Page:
Photo by Steve McNicholas.
The performance of this year’s STOMP tour at the Ordway Center in St. Paul, met audience expectations, and then some. It is a most unique theatre experience, being a mix of dance, vaudeville, symphonic percussion, avant-garde theatre, performance art and musique concrète (music from found objects). Like the monikers Blue Man Group and Cirque de Soleil, STOMP is a recognizable theatrical style performed by many sibling ensembles around the world. After twenty-five years as a global-scale performance franchise, it has become its own singular genre. When you go to see STOMP, you automatically have certain expectations: banging on trash bins, smashing trash can lids, percussive sweeping and rhythmic stick fighting.
I brought my young grandson to the STOMP to see how music can be made from found objects like pieces of piping, buckets, mops and kitchen sinks. It was empowering for him to see the inherent artistry of choreographed bashing, drumming, pounding and water splashing. He was mesmerized by the performance, but he confided that he was worried that STOMP would be asked to leave for banging things on the stage.
STOMP was created in 1991 by Luke Cresswell and Steve McNicholas, with the current tour directed by both. They are responsible for STOMP’s signature opening routine featuring the syncopated rhythm of sweeping brooms, as well as the exhilarating physical theatre of the climactic trash bin dance.
Though my grandson’s eyes, I could see the outrageous heights of energy attained by the ensemble as a crucial element of STOMP’s performance. With performers hanging by bungie-like cords high up on walls covered with junk-yard objects, the swinging and drumming begins rather tentatively. From that point on it’s an orgasmic rush of sound and movement. The percussive meter accelerates wildly, mixing the pop, twang, and boom of objects of different material hit by drum sticks in complicated rhythmic patterns that approach pandemonium.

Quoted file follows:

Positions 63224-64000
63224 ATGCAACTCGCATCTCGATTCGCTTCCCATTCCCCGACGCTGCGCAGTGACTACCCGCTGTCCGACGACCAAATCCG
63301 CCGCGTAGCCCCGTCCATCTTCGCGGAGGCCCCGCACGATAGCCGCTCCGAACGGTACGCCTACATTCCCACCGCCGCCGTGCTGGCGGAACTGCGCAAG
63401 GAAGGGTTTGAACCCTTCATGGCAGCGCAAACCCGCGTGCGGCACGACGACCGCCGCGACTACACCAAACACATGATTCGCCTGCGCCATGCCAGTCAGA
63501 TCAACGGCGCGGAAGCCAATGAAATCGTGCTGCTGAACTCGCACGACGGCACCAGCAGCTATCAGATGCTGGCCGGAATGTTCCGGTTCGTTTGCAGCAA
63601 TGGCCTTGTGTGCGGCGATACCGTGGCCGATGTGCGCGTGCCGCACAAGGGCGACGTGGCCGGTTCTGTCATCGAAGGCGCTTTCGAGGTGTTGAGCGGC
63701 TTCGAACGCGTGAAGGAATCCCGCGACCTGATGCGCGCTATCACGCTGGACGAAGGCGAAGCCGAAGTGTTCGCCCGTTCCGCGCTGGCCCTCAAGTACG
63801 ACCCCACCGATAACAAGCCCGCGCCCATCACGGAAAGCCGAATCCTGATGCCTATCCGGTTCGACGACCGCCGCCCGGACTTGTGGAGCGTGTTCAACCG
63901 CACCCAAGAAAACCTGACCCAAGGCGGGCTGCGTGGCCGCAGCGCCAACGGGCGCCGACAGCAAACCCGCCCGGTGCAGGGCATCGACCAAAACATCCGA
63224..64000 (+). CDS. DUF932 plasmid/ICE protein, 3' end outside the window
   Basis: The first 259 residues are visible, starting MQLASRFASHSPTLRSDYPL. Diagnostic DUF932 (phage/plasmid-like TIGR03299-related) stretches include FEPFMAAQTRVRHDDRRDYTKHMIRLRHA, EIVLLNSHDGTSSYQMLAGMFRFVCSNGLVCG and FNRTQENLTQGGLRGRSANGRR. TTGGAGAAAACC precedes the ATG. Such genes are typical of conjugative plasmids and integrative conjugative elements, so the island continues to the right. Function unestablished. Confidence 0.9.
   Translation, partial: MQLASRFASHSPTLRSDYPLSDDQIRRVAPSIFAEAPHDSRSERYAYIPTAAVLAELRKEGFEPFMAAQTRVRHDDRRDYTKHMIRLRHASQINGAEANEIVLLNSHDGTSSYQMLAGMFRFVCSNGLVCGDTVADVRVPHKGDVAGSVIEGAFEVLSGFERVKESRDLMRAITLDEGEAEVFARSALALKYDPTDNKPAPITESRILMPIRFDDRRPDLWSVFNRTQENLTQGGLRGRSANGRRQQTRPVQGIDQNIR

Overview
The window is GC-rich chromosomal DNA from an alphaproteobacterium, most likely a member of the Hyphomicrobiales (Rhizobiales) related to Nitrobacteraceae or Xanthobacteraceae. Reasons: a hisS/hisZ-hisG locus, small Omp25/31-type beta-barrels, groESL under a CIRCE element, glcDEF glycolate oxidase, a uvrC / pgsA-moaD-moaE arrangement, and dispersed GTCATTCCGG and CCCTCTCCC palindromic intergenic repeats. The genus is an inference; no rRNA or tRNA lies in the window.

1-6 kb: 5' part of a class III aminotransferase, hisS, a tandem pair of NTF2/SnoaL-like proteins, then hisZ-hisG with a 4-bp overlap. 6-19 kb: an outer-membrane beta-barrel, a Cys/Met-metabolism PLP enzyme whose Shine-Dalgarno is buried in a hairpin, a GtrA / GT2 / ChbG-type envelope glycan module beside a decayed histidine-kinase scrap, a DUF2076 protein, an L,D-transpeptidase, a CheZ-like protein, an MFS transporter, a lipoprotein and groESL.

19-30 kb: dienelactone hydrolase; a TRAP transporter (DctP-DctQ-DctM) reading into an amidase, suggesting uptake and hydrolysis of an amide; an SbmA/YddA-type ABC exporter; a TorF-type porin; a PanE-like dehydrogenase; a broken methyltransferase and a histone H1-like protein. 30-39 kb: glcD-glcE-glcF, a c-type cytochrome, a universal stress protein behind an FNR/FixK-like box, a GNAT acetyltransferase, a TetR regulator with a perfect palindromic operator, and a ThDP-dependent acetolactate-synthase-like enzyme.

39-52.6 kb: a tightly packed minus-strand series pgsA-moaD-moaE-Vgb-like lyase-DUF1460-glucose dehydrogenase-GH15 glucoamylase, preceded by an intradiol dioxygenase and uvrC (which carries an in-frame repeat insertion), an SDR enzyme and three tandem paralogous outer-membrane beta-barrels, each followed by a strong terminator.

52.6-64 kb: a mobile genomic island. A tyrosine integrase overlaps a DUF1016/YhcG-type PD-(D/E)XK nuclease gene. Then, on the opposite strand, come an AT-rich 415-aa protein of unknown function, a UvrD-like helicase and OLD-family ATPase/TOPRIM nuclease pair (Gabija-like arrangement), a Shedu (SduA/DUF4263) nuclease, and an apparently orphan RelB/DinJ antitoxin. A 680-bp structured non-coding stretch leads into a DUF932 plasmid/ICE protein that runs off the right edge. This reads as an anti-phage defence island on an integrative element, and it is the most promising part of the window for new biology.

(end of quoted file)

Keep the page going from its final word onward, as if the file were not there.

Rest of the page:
Half-way through the concert, the stage darkened and the ensemble clustered downstage for an amazingly coordinated performance with old-fashioned, clinking cigarette lighters. The spark and flash of the lighters raced between the nine performers in patterns as intricate as any LED display. The quiet rhythmic clinks and striking light-play was a perfect counter-point to the more kinetic and cacophonic pieces. It was the first time my grandson said the word “beautiful” and really meant it.
The finale met the fans’ expectation for artistic chaos with acrobatic movement accompanied by orchestrated trash can banging. It was a choreographed onstage riot of drumming, marching, jumping and somewhat combative instances. At one point, two ensemble members, with a trash can lid in each hand, smashed together in a climactic frenzy. When the adrenaline rush was over, I suddenly flashed on the battle for Mosel, just beginning, and what had happened to Aleppo, Syria. I realized the significance of STOMP’s expression of intense emotional energy that, in other venues of life, we are forced to repress.